Additionally, all roads leading towards the valley were blocked due to the heavy downpour. Apart from the cutting off the mountain routes, the waters had blocked the entry from Dhadgaon, from Madhya Pradesh or Gujarat to the villages affected by the Sardar Sarovar dam.

In the rehabilitation sites in Gujarat also, most of the fields of resettlement villages were inundated, destroying crops. In many sites such as Karnet, Thuvavi, etc., water entered the houses. In Maharashtra, waters entered in houses in Vadchhil and Javda and one 'nullah' burst, destroying the houses and sown fields. Keshav Vasave from Maharashtra pointed out that not only the Madhya Pradesh government, but Maharashtra government too failed to provide any decent and legal resettlement to the tribal oustees in the state. "There are no basic services like drinking water, fodder, fuel, cultivable land, protection from rains in these places. We are cheated and live the life of destitutes."

The situation in the Narmada valley remains severely grave. In the absence of proper planning, what we have witnessed is that all the states are committed to thwart the debate and raise the dam height. And with ad hoc administration, they have created devastation in upstream submergence villages as well as downstream villages. Any further increase in the height has to be questioned, since not only have the state governments failed to rehabilitate affected people, they have also wreaked havoc with lives of people upstream and downstream.

Earlier, Supreme Court judges used a report of Prime Minister Manmohan Singh's Shunglu-committee, which does not present the ground level truth. They posted the next hearing in the ongoing case to September. Also, administration and news agencies in Gujarat have been issuing statements regarding situation downstream of the Sardar Sarovar dam, which is equally severe with 8.5 metres overflow registered at the dam site. Several villages and a large part of Bharuch town (downstream) got inundated with floodwaters.

To add insult to injury, the NVDA in Madhya Pradesh issued a press briefing that only spoke on affected people accepting the disbursal of cash compensation and passed it off as if they were getting rehabilitated with alternate land. The Pioneer reported this on 6 August. But that the cash compensation was illegal and that the NVDA was maintaining silence on the situation of adivasi villages affected by submergence, went unreported.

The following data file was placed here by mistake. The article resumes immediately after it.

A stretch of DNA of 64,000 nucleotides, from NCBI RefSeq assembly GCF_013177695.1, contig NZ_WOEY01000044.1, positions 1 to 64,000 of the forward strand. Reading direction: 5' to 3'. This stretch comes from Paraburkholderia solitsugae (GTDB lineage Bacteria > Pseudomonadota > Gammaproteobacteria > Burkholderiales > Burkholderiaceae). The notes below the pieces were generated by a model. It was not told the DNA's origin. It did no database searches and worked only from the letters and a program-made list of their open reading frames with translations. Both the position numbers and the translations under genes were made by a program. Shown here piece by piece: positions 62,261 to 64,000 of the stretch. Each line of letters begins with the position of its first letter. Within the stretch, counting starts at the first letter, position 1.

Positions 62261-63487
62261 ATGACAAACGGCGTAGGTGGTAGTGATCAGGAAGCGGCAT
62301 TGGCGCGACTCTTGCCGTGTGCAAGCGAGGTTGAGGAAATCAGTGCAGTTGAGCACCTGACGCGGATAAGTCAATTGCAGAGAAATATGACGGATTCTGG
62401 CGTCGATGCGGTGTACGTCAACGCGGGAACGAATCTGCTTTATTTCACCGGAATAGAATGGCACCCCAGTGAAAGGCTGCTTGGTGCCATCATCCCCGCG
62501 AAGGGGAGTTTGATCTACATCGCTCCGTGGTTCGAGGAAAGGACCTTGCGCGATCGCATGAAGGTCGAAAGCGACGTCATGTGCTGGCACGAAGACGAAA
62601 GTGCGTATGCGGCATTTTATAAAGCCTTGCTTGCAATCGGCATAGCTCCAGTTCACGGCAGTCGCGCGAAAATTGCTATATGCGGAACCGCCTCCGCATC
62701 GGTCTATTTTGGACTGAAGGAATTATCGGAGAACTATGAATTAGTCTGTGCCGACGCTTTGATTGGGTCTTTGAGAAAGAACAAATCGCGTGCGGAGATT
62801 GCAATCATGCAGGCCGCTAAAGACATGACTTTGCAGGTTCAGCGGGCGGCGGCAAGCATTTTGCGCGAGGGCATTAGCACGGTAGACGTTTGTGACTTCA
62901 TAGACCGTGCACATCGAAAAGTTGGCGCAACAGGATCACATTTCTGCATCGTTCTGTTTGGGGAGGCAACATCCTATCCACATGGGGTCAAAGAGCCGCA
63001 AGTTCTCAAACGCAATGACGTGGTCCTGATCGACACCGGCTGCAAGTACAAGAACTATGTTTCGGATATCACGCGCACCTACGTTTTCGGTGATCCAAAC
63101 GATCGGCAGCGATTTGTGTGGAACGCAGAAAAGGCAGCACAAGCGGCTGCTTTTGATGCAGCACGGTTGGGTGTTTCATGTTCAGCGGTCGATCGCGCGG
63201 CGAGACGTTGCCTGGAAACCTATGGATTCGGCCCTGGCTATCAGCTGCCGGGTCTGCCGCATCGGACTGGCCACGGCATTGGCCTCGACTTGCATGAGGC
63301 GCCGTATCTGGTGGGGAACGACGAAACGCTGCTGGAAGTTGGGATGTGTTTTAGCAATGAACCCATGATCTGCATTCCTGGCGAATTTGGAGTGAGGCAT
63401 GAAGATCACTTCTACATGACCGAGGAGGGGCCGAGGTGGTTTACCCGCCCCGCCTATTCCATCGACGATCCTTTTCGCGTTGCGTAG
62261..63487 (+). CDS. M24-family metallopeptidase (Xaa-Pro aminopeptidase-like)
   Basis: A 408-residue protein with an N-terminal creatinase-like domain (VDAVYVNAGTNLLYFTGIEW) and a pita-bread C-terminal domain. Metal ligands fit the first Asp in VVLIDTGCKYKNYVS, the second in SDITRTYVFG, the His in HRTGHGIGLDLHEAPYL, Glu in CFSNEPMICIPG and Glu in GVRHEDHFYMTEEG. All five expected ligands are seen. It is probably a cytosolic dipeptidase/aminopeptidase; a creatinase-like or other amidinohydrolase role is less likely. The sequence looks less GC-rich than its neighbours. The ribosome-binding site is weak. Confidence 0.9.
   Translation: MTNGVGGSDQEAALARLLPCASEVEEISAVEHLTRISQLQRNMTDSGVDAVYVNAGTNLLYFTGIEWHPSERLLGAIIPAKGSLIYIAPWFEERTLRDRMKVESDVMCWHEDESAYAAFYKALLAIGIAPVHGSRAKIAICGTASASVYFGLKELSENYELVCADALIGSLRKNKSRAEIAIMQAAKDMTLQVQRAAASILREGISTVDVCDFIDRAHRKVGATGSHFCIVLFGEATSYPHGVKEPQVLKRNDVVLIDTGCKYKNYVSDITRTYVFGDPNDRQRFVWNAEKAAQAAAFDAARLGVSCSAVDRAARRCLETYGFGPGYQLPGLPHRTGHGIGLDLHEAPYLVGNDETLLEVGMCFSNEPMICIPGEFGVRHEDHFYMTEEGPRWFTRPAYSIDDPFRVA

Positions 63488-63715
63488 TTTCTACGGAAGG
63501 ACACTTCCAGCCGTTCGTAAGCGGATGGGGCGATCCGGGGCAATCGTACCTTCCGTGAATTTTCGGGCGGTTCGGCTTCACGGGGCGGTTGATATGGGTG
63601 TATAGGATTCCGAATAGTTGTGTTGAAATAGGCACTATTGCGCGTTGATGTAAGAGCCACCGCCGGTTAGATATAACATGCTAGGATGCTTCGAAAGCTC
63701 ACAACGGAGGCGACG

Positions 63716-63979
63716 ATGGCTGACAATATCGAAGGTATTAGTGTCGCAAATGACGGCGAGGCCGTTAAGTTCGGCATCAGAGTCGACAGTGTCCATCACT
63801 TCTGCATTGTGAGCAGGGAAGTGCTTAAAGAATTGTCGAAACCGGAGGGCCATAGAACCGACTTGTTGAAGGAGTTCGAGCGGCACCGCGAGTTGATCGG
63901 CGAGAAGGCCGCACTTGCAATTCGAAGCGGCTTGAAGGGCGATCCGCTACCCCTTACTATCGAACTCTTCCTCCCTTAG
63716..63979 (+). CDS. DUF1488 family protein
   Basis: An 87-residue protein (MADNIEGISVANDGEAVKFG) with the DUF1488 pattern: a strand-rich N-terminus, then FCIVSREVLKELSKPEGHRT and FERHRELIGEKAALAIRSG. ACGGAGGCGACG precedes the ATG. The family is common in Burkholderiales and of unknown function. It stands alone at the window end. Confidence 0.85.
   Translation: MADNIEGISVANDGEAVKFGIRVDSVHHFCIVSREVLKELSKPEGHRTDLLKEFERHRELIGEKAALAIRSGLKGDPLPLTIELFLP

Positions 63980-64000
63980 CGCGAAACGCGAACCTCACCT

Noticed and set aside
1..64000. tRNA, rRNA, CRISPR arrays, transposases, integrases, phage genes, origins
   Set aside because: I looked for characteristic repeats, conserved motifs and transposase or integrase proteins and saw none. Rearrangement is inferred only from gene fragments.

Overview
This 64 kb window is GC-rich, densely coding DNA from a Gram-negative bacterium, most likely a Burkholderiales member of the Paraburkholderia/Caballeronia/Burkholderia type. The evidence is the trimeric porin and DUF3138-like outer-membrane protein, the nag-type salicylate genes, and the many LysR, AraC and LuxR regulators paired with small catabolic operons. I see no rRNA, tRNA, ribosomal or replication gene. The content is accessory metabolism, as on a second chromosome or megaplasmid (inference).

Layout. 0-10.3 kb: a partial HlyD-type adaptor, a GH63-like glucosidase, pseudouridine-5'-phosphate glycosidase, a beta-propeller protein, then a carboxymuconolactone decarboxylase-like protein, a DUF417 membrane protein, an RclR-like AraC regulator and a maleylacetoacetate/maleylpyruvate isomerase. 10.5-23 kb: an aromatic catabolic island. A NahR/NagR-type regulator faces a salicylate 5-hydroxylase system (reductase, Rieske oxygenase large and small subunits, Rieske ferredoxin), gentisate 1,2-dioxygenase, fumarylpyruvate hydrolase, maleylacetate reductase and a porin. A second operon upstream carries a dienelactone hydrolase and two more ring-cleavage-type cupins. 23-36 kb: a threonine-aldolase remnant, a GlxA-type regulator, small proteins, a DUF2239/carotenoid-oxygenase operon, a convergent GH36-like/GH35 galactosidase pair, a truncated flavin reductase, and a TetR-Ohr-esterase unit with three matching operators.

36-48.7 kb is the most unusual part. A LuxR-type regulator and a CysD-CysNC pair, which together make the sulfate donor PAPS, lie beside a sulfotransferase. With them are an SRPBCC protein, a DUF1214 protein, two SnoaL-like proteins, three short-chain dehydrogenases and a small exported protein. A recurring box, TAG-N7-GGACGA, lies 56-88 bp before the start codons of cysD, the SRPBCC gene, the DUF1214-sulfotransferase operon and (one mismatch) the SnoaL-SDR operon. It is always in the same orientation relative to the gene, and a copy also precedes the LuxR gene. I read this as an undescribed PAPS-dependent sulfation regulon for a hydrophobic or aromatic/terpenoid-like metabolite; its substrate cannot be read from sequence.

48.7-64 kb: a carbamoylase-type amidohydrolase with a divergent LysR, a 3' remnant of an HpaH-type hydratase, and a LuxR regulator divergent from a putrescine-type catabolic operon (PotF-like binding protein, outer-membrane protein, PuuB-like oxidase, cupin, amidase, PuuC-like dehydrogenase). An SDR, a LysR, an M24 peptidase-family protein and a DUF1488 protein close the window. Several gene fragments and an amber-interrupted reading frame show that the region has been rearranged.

With a very high inflow at another dam – Ukai on the river Tapti – the city of Surat in south Gujarat was also severely affected by floods. Prime Minister Singh did undertake an aerial survey of Surat and south Gujarat. But he chose not to fly over the submerged Narmada valley, look at the large expanse of villages drowning under waters and then try to find on returning, what the Rehabilitation Oversight Group commented on the probability of submergence. Neither did the rising waters also ask the affected people before submerging their lands and homes. But making an oblique reference to the fate of the Narmada Dam oustees at his Independence Day speech, Singh said: "When I see large development projects coming up, while one rejoices at the progress that is being made, one worries for those who are displaced, for those who have lost their land and livelihood."

This will not do. The decisions that have imposed submergence on affected people without properly rehabilitating them must be reversed.